Once again, we’re at the corner of tech and privacy.
• The Judicial Redress Act, which would give European citizens the right to go to U.S. court to challenge the use of their personal data, is awaiting President Obama’s signature after the House passed it Wednesday. The bill is considered vital to the tentative EU-U.S. Privacy Shield agreement, which is meant to replace the Safe Harbor agreement. (Safe Harbor, a mechanism for trans-Atlantic data flows that had been used by thousands of U.S. companies for years, was invalidated in October as a result of a privacy lawsuit against Facebook, and because of European concern over U.S. government spying.) After the Privacy Shield deal reached earlier this month, privacy advocates had withheld judgment and called for legislation to protect people’s privacy.
The Judicial Redress Act is also key to an information-sharing agreement between Europe and the United States law enforcement for criminal and terrorism investigations, according to the Hill. That deal was reached in the fall.
Tech industry groups applauded the passage of the Judicial Redress Act.
“By allowing citizens of European nations and other designated U.S. allies procedural privacy protections similar to those offered to U.S. citizens in Europe, the United States can provide equal privacy rights to our allied trading partners and foster global economic progress,” Mark MacCarthy, SIIA’s senior vice president of Public Policy, said in a statement.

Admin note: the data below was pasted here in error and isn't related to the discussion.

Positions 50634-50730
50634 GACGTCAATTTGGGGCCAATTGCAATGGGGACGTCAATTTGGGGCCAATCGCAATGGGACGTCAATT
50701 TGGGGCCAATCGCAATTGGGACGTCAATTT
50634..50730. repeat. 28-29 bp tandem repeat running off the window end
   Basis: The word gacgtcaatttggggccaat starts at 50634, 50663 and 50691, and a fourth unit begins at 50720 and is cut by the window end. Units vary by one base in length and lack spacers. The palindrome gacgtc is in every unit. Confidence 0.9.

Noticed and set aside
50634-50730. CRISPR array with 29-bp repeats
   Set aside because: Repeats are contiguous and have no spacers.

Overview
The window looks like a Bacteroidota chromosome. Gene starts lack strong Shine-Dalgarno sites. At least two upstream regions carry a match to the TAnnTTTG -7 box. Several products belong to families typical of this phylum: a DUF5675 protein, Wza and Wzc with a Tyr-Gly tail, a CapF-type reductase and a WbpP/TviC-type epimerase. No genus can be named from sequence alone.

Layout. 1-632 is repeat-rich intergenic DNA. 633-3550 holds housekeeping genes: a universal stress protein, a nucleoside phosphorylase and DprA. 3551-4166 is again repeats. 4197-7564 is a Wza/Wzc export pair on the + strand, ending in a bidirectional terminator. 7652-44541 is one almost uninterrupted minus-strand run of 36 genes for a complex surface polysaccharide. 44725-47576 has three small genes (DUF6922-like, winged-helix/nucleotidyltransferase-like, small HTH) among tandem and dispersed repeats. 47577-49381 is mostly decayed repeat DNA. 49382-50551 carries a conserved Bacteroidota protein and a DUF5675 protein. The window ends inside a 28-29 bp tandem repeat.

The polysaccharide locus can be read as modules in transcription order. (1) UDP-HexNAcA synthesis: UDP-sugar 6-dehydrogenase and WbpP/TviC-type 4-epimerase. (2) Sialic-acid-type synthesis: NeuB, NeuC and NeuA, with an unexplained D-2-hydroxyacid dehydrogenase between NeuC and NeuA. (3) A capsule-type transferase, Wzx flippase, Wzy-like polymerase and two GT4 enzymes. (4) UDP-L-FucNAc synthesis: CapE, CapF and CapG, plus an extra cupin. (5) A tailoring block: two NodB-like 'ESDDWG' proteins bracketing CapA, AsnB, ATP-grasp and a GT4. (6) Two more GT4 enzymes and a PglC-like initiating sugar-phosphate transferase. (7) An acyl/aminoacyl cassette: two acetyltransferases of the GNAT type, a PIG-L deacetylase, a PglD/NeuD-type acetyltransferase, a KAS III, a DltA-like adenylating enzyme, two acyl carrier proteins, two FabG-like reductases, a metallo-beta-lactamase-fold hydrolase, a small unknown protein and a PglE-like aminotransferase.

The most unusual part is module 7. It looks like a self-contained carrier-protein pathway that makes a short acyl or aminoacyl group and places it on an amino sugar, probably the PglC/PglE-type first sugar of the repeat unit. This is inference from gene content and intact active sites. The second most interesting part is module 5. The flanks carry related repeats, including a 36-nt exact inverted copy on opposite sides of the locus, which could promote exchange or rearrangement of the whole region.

• In other privacy news, tech and telecom industry groups have sent a letter to FCC Chairman Tom Wheeler as he considers privacy requirements for Internet providers under the Federal Communications Commission’s new net neutrality rules. The groups say they want Wheeler to work along the same lines as the FTC because they don’t want to have to deal with complex rules from two different regulators.
The Hill points out that the groups — CTIA, USTelecom, the Consumer Technology Association, the National Cable and Telecommunications Association, the American Cable Association, the Competitive Carrier Association and the Internet Commerce Coalition — also want to head off possibly stricter privacy rules from the FTC.
What’s at stake is how broadband providers handle their customers’ data: how they collect, store and share that information.
• Speaking of all these privacy issues, the ACLU has released a new privacy guide for tech companies. The advocacy group urges tech companies to build privacy protections into their products and services, and offers case studies and suggestions on how to do that. The guide tells companies that privacy and free speech are “good for business.”
Illustration from Bay Area News Group archives